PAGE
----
Additionally, when data from the tests are imported into a tool that helps translate results into equivalent air changes per hour (eACH) and equivalent clean air delivery rates (eCADR)(6), the outcome shows that NPBI delivers incremental benefits across the submicron particle range at different time intervals.


More specifically, as represented in the below graphs, third-party testing showed that NPBI delivered an average of 4.7 and 5.6 eACH incremental improvement after 10 minutes and 60 minutes, respectively, within the submicron particle size range grouped into bin sizes.



Additionally, as shown in the below graphs, third-party testing showed that NPBI delivered an average of 78 and 93 eCADR incremental improvement after 10 minutes and 60 minutes, respectively, within the submicron particle size range.


Applying NPBI as part of a multilayered approach to improving indoor air quality can deliver many practical benefits.

1 W. J. Kowalski and William Bahnfleth, “MERV Filter Models for Aerobiological Applications,” Air Media (Summer 2002).

2 This third-party testing was jointly executed, and paid for, by GPS.

3 GPS 2022 Sales Presentation, June 2022.

4 “What Is a HEPA Filter?” EPA, last updated April 26, 2022.

5 Removal rate (particle removal efficiency %) is calculated as a 10-minute running average of reduction in PM1.0 per minute over the target time period. PM1.0 is the mass concentration in μg/m3 of all particles with a diameter of less than 1.0 μm. Measurement was started after the first 15 minutes of testing to account for the high particle counts that result in an unusually high average reduction in the first 15 minutes; agglomeration and surface deposition were highest during this period. Ion density was calculated as an average of 30 minutes after reaching PM1.0 ≤ 35 μg/m3. This value was chosen as a proxy to ambient air based on EPA’s primary standard for supplemental health protection against short-term fine particle exposure, which is a 24-hour outdoor average (National Ambient Air Quality Standards [NAAQS] for PM, U.S. EPA). Product tested was the GPS-FC48-AC.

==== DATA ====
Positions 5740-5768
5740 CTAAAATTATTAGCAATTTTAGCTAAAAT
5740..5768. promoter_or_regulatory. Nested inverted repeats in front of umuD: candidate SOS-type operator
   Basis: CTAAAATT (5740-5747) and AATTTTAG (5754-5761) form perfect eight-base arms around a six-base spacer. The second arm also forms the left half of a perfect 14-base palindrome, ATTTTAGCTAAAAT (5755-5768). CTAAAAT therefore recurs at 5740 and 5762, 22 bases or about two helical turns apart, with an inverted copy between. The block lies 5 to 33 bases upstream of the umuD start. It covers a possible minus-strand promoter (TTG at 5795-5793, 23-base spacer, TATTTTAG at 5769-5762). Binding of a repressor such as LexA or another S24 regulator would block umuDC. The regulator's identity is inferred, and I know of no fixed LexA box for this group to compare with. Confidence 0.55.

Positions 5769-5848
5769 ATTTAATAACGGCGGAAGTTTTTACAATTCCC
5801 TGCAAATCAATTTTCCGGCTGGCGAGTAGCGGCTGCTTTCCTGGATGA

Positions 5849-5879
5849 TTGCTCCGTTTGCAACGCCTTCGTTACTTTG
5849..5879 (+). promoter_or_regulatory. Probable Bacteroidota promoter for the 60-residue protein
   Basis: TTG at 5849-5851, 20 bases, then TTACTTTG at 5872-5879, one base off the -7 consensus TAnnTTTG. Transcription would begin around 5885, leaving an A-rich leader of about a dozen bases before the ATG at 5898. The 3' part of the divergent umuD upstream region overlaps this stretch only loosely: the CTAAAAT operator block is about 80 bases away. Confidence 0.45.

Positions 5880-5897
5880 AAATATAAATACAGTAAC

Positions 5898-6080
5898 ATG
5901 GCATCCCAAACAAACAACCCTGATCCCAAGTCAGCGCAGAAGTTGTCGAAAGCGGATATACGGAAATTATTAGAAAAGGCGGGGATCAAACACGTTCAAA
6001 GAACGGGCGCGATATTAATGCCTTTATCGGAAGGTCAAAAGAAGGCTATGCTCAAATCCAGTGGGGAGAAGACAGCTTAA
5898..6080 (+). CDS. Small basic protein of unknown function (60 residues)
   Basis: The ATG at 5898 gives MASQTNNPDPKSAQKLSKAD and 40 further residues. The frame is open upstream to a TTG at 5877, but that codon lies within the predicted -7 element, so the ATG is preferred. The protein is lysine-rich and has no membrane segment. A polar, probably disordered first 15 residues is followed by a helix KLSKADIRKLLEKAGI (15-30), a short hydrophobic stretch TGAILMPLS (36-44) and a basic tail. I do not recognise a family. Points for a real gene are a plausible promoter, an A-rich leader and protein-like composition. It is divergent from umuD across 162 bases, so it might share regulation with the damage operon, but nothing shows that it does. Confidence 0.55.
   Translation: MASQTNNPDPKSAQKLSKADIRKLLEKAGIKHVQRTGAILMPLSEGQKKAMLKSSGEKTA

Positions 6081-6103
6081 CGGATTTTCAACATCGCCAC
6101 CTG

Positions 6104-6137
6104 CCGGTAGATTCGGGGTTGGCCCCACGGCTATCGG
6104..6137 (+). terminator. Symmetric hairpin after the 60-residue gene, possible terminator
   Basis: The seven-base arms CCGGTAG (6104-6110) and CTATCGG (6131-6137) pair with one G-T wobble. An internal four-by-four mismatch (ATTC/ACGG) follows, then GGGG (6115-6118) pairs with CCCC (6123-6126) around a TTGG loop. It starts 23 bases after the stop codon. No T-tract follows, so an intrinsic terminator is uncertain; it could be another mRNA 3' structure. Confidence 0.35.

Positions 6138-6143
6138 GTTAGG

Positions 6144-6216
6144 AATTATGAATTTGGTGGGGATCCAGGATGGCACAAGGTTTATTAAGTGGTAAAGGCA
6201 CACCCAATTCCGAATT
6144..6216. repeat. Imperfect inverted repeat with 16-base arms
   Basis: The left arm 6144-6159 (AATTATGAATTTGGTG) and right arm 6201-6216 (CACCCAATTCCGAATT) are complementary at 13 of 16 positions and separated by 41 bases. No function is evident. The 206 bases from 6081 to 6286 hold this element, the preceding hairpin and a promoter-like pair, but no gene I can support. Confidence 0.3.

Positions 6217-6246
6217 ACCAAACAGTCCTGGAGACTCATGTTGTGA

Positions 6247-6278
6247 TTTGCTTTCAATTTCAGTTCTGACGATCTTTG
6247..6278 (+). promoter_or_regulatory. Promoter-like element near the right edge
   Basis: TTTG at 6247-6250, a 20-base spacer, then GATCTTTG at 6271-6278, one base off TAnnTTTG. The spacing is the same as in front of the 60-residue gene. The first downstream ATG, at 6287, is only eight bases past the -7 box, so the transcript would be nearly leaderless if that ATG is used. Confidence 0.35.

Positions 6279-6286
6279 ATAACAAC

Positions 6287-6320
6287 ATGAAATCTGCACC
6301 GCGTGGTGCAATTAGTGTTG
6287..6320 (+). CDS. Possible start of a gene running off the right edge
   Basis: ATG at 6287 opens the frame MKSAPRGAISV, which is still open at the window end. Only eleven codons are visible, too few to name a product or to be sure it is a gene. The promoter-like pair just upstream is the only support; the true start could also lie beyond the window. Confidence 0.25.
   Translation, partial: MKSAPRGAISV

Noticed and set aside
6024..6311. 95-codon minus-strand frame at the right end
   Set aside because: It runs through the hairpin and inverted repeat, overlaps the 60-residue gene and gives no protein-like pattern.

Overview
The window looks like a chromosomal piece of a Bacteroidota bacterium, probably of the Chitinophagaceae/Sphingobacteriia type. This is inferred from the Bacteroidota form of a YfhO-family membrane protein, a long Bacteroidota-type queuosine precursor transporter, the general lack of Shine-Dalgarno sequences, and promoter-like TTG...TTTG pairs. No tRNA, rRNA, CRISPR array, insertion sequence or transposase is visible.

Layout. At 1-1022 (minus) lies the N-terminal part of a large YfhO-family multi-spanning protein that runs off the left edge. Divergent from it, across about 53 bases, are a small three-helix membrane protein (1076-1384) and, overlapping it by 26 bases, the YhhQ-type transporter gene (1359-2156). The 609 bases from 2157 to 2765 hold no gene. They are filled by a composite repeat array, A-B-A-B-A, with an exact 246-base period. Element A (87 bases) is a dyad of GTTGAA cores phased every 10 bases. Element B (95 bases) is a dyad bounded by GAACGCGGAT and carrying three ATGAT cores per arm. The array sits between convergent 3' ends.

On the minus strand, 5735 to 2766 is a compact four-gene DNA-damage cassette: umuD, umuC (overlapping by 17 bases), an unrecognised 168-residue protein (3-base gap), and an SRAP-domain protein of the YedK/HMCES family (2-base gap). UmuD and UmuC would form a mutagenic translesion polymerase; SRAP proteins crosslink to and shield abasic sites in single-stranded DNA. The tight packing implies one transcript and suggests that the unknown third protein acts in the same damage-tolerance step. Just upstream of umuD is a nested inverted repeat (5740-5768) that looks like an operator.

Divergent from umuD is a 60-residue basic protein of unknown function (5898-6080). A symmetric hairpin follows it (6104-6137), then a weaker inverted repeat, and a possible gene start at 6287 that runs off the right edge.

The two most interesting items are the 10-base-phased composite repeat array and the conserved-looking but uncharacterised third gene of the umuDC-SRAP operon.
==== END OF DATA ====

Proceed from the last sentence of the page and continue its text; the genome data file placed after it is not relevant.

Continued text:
6 Clean air delivery rate (CADR) and air changes per hour (ACH) are widely used and generally understood metrics to evaluate the effectiveness of air-cleaning devices. CADR and ACH can be calculated by applying the Air Cleaner Efficacy Investigation Tool (ACE IT), a spreadsheet application designed to calculate and translate air cleaner performance data. ACE IT provides methods for the user to input test data and convert the information into an equivalent CADR and equivalent ACH for the size of the chamber used for tests. The tool is available as a free download from the Portland State Healthy Buildings website at


GPS Air™ makes every attempt to ensure that accepted industry test methods in controlled environments are utilized in the testing it commissions. The purpose of these tests is to isolate in these controlled conditions the impact on particulate reduction efficacy of a filter versus a filter used with our needlepoint bipolar ionization, NPBI™. Other tests run under similar circumstances achieved different results but within the margin of error of the results herein.

The test results relate only to the specific filter tested under the specific conditions tested. Actual results may vary depending on changes to a number of variables impacting filter performance, including but not limited to material type, static charge, dust loading, humidity, temperature, air velocity, particular size distributions, particulate type, and performance after additional hours of operation. Testing particulate reduction efficacy with filters and GPS NPBI™ technology is an evolving process, and additional testing will continue in the future.